Posts Tagged ‘Vasilis Repakis’
Saturday, February 1st, 2020
In July 2019 a new right-wing government came to power in Greece, pledging to get the country back to “normality”. By this it means a 1950s-style vision of a uniform, white, christian society where everyone is happy working for low wages, shopping on credit, and blaming their troubles on scummy foreigners.
So, in external affairs, the government rattles the national sabre ineffectively against Turkey or North Macedonia. Internally, it declares war on anyone who doesn’t fit the “normality” script: above all migrants, students challenging the neoliberal university, and the country’s troublesome anarchist movement.
On the ground in Athens, this translates to numerous squat evictions, as well as occupying and gentrifying the “lawless zone” of Exarchia: the haunt of anarchists, migrants and students alike. Plus, in general, boosting police numbers and powers, toughening sentencing laws, and rounding up migrants evicted from the squats to be sent to camps across the country.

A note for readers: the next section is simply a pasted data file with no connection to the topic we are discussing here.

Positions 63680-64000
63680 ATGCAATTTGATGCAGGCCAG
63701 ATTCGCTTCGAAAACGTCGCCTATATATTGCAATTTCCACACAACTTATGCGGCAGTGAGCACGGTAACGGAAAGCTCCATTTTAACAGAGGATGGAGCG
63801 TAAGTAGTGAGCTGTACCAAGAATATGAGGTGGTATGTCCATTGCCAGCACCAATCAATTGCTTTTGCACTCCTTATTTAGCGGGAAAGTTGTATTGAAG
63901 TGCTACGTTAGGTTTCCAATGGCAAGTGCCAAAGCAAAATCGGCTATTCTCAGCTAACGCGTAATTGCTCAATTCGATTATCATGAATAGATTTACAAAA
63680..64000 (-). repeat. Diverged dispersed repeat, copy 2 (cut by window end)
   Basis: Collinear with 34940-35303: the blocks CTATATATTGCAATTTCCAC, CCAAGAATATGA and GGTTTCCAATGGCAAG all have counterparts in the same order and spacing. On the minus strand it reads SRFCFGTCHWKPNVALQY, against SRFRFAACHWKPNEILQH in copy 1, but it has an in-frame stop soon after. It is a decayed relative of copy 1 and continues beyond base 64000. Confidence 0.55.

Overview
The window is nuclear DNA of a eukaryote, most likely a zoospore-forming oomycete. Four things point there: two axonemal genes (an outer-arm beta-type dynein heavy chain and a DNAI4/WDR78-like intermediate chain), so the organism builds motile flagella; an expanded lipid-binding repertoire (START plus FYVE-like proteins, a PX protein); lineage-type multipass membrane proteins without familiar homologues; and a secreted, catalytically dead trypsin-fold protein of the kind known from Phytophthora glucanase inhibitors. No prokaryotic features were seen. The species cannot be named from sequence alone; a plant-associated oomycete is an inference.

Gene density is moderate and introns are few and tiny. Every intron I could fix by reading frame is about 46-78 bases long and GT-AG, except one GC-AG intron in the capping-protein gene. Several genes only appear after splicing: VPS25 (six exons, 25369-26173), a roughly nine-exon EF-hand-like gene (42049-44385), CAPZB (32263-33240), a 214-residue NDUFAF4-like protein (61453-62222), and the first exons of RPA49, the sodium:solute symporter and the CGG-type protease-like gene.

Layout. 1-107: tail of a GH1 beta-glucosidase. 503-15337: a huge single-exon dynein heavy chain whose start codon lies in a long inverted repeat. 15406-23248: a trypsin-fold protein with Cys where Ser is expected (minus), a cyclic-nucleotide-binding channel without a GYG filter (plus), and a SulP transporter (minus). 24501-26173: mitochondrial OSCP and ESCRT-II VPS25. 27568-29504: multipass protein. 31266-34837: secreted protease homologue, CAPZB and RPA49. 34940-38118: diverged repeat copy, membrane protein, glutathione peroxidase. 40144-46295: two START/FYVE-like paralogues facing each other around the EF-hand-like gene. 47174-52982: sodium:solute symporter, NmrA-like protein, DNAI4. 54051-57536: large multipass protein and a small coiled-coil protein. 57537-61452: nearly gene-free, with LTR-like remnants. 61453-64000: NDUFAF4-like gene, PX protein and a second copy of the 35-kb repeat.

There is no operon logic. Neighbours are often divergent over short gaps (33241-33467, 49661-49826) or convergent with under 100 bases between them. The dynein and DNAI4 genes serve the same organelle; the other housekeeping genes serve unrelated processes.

The previous left-wing Syriza government also sought to control Exarchia and its anarchist and anti-social elements. But it played a more sophisticated hand, often avoiding inflaming tensions which could alienate some of its supporters. New Democracy takes the opposite tack, playing up its attacks to get applause from its right-wing audience.
New Democracy in the UK
The characters behind New Democracy seem a fair representation of the Greek business elites, with their family dynasties and cronyism. Another feature of the Greek business class is its strong international connections. In particular, many business and political leaders have been educated in the UK, while London is one of the main financial centres where the Greek shipping barons and friends launder and spend their money. (more…)
Tags: Analysis, Athens, Exarchia, Fotios Stikas, George Palikaras, Greece, Kostas Papakostas, Marianna Lykourentzou, Michael Arapis, Nea Demokratia (Right Wing Party), New Democracy UK (Right Wing Party), Nikolaos Lilis, Panayiotis Kalambokis, Repression, Sokratis Ochtaras, Theodosis 'Ted' Zaimis, Vasilis Repakis
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